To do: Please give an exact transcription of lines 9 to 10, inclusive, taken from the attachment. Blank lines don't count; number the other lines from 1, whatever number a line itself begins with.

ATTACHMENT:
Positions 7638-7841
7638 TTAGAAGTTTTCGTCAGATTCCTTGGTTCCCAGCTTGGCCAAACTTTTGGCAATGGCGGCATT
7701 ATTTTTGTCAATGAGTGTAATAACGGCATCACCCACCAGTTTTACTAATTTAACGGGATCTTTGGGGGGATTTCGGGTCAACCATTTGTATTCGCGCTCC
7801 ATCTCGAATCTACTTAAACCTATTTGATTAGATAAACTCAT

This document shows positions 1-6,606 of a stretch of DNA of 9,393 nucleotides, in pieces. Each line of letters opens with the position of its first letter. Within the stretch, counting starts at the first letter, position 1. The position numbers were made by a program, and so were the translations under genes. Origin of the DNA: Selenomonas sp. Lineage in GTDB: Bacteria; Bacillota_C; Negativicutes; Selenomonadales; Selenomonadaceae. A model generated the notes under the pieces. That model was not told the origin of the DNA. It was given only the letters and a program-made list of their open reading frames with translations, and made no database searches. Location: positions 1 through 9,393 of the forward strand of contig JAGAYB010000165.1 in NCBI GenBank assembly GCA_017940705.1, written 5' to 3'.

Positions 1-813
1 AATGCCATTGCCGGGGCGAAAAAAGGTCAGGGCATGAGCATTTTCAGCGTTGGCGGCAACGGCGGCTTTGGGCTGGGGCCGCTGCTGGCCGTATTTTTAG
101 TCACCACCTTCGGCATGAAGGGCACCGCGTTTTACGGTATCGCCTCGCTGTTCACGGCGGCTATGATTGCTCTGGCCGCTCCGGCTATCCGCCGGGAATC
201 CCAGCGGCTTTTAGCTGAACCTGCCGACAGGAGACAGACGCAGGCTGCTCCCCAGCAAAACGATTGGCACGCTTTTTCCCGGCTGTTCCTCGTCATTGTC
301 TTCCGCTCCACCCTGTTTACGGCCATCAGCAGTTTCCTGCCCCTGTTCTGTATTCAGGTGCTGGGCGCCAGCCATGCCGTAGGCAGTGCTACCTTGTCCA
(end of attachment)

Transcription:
201 CCAGCGGCTTTTAGCTGAACCTGCCGACAGGAGACAGACGCAGGCTGCTCCCCAGCAAAACGATTGGCACGCTTTTTCCCGGCTGTTCCTCGTCATTGTC
301 TTCCGCTCCACCCTGTTTACGGCCATCAGCAGTTTCCTGCCCCTGTTCTGTATTCAGGTGCTGGGCGCCAGCCATGCCGTAGGCAGTGCTACCTTGTCCA